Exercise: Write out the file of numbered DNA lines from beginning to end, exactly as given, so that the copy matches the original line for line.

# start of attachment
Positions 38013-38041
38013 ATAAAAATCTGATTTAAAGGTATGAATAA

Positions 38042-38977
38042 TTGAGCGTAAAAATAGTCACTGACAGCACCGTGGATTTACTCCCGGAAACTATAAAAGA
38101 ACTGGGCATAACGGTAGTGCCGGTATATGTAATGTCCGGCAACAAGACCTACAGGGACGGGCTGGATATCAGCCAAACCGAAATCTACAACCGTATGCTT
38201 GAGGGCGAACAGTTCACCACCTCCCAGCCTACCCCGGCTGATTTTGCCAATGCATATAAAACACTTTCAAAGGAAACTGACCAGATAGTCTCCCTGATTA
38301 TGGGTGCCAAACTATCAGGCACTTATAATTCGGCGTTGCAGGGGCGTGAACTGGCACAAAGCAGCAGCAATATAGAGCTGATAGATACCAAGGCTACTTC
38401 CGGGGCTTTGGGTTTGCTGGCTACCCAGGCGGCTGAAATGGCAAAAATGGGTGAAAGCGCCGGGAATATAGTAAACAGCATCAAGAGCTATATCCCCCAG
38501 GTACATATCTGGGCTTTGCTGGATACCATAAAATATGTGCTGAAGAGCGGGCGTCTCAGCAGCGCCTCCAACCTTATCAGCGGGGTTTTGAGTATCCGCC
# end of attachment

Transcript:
Positions 38013-38041
38013 ATAAAAATCTGATTTAAAGGTATGAATAA

Positions 38042-38977
38042 TTGAGCGTAAAAATAGTCACTGACAGCACCGTGGATTTACTCCCGGAAACTATAAAAGA
38101 ACTGGGCATAACGGTAGTGCCGGTATATGTAATGTCCGGCAACAAGACCTACAGGGACGGGCTGGATATCAGCCAAACCGAAATCTACAACCGTATGCTT
38201 GAGGGCGAACAGTTCACCACCTCCCAGCCTACCCCGGCTGATTTTGCCAATGCATATAAAACACTTTCAAAGGAAACTGACCAGATAGTCTCCCTGATTA
38301 TGGGTGCCAAACTATCAGGCACTTATAATTCGGCGTTGCAGGGGCGTGAACTGGCACAAAGCAGCAGCAATATAGAGCTGATAGATACCAAGGCTACTTC
38401 CGGGGCTTTGGGTTTGCTGGCTACCCAGGCGGCTGAAATGGCAAAAATGGGTGAAAGCGCCGGGAATATAGTAAACAGCATCAAGAGCTATATCCCCCAG
38501 GTACATATCTGGGCTTTGCTGGATACCATAAAATATGTGCTGAAGAGCGGGCGTCTCAGCAGCGCCTCCAACCTTATCAGCGGGGTTTTGAGTATCCGCC